vi. It might be interesting to have students to create their own book, one chapter per team etc., depending on where the course is. This really gets to the peer review portion.

2. Writing group

a. From wordpress, presentation is on the presentation page, reminder that we can all put our presentations on the presentation page.

b. Work accomplished this summer

i. Identified useful learning objects

ii. Identified needed learning objects

iii. Linked learning objects to goals identified for writing 100

iv. Created two learning objects to help students with visual rhetoric in ePortfolio

c. Learning Object 1: Prezi

i. Showed a draft of a Prezi, which breaks down elements of the ePortfolio into different categories that they need to think about,

d. Learning Object 2: Hot Potato quiz

i. Provided a link to an ePortfolio, and asked questions about it, made all questions right so that you can always have feedback “It’s good to have plausible detractors, and you can provide feedback from negative answers too.”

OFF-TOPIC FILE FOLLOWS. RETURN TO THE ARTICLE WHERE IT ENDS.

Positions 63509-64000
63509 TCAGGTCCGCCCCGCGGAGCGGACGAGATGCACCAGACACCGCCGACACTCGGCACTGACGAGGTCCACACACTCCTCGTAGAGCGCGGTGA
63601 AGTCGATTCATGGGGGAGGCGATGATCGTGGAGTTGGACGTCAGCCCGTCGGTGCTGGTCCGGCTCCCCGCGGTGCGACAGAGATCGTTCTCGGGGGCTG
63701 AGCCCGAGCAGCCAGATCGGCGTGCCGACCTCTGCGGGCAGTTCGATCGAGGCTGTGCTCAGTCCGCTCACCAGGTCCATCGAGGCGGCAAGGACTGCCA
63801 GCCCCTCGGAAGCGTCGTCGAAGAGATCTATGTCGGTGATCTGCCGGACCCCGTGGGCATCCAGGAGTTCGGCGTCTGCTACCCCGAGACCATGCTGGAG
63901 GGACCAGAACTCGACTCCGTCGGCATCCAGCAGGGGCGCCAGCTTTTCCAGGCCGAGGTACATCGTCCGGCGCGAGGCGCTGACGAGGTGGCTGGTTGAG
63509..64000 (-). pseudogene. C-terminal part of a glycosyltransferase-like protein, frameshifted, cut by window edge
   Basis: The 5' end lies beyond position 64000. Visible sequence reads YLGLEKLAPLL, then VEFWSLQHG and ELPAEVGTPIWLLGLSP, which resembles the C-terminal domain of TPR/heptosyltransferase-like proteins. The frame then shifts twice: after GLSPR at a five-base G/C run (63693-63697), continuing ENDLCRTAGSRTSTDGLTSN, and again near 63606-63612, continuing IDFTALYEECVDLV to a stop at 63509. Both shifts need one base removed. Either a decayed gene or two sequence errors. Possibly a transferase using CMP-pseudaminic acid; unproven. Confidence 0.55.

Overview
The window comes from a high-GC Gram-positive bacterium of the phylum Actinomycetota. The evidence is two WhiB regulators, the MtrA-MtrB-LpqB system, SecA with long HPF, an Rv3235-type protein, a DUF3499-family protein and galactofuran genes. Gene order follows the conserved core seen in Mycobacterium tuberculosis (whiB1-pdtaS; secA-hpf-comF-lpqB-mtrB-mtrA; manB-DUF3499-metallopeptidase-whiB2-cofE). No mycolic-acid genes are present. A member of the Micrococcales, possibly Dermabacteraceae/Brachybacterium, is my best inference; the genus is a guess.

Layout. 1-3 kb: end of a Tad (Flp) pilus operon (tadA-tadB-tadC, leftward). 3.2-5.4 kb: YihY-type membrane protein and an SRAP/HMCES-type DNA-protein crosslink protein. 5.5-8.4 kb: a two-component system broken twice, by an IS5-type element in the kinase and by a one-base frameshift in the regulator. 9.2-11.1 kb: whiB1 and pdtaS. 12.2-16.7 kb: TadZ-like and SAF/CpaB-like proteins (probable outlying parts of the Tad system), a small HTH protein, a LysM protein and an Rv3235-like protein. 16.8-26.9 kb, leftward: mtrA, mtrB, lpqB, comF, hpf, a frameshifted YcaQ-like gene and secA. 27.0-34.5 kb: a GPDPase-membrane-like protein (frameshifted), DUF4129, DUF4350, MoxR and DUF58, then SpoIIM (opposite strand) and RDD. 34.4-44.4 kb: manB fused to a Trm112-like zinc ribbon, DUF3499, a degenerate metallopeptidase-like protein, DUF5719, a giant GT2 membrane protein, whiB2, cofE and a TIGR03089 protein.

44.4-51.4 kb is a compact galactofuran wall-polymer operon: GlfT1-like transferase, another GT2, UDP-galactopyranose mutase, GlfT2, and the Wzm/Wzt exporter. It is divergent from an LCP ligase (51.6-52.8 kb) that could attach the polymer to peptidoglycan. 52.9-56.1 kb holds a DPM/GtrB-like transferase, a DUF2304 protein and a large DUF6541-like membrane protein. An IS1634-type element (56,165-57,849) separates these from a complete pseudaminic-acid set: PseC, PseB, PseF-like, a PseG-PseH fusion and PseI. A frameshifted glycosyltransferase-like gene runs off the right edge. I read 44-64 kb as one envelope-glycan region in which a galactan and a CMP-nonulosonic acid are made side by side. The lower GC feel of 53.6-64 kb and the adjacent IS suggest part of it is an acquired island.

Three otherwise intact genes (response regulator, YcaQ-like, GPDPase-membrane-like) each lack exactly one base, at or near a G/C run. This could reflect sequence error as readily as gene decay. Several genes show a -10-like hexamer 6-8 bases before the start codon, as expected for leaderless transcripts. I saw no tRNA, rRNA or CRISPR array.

e. Goals,

i. Create a website to house LOs that instructors can link to

ii. Develop additional Los, annotated rhetorical analysis or an argument, with quiz

iii. Present LO’s to Writing 100 instructors at Sweetland Retreat

f. Comments:

i. “Hot potato’s, is probably the best tool I know of, it doesn’t have to be plain Vanilla though! The example I sent to Liz, based on business English has a split screen so that they could see text. There are nuances, but it is 100% code-able.” ”Who would I ask? Philipina Mecan (sp?) in SRC.” ”You can match sound to sound or image to image or mix it up, bottom line there are a lot of options”

ii. For prezi, the in and out can make you sea sick, Chase could work with you to minimize the in and out movement.

3. Statistics Group

a. Results from summer: student response from survey about applet

i. Name that scenario feedback,

1. Everyone agreed that it helped them learn

2. Agreed that questions are not too hard or easy